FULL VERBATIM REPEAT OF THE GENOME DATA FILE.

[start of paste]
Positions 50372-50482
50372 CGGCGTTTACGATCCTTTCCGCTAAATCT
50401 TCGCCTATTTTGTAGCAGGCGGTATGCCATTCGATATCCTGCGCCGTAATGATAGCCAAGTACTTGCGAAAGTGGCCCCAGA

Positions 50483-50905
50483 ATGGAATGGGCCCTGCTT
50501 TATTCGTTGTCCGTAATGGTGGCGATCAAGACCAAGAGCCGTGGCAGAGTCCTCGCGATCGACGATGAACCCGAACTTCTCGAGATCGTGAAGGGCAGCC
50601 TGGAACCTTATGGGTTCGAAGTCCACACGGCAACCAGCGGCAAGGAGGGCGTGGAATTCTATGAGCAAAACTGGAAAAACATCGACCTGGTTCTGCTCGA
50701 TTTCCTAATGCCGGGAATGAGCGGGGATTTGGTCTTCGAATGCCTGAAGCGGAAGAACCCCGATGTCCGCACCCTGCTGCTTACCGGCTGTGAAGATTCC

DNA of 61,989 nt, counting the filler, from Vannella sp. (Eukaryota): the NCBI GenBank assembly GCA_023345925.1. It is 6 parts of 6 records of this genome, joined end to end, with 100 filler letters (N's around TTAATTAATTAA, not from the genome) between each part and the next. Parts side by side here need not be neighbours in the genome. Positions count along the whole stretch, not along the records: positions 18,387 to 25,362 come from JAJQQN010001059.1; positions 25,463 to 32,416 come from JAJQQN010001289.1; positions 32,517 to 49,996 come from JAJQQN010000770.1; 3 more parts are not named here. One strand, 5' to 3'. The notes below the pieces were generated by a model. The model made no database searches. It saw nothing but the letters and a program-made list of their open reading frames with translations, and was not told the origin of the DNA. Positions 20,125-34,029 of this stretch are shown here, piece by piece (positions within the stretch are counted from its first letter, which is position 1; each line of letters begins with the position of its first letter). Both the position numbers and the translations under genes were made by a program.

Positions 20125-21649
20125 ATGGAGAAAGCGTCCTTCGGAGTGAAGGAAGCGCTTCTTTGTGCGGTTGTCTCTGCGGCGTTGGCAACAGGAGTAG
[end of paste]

Positions 50372-50482
50372 CGGCGTTTACGATCCTTTCCGCTAAATCT
50401 TCGCCTATTTTGTAGCAGGCGGTATGCCATTCGATATCCTGCGCCGTAATGATAGCCAAGTACTTGCGAAAGTGGCCCCAGA

Positions 50483-50905
50483 ATGGAATGGGCCCTGCTT
50501 TATTCGTTGTCCGTAATGGTGGCGATCAAGACCAAGAGCCGTGGCAGAGTCCTCGCGATCGACGATGAACCCGAACTTCTCGAGATCGTGAAGGGCAGCC
50601 TGGAACCTTATGGGTTCGAAGTCCACACGGCAACCAGCGGCAAGGAGGGCGTGGAATTCTATGAGCAAAACTGGAAAAACATCGACCTGGTTCTGCTCGA
50701 TTTCCTAATGCCGGGAATGAGCGGGGATTTGGTCTTCGAATGCCTGAAGCGGAAGAACCCCGATGTCCGCACCCTGCTGCTTACCGGCTGTGAAGATTCC

DNA of 61,989 nt, counting the filler, from Vannella sp. (Eukaryota): the NCBI GenBank assembly GCA_023345925.1. It is 6 parts of 6 records of this genome, joined end to end, with 100 filler letters (N's around TTAATTAATTAA, not from the genome) between each part and the next. Parts side by side here need not be neighbours in the genome. Positions count along the whole stretch, not along the records: positions 18,387 to 25,362 come from JAJQQN010001059.1; positions 25,463 to 32,416 come from JAJQQN010001289.1; positions 32,517 to 49,996 come from JAJQQN010000770.1; 3 more parts are not named here. One strand, 5' to 3'. The notes below the pieces were generated by a model. The model made no database searches. It saw nothing but the letters and a program-made list of their open reading frames with translations, and was not told the origin of the DNA. Positions 20,125-34,029 of this stretch are shown here, piece by piece (positions within the stretch are counted from its first letter, which is position 1; each line of letters begins with the position of its first letter). Both the position numbers and the translations under genes were made by a program.

Positions 20125-21649
20125 ATGGAGAAAGCGTCCTTCGGAGTGAAGGAAGCGCTTCTTTGTGCGGTTGTCTCTGCGGCGTTGGCAACAGGAGTAG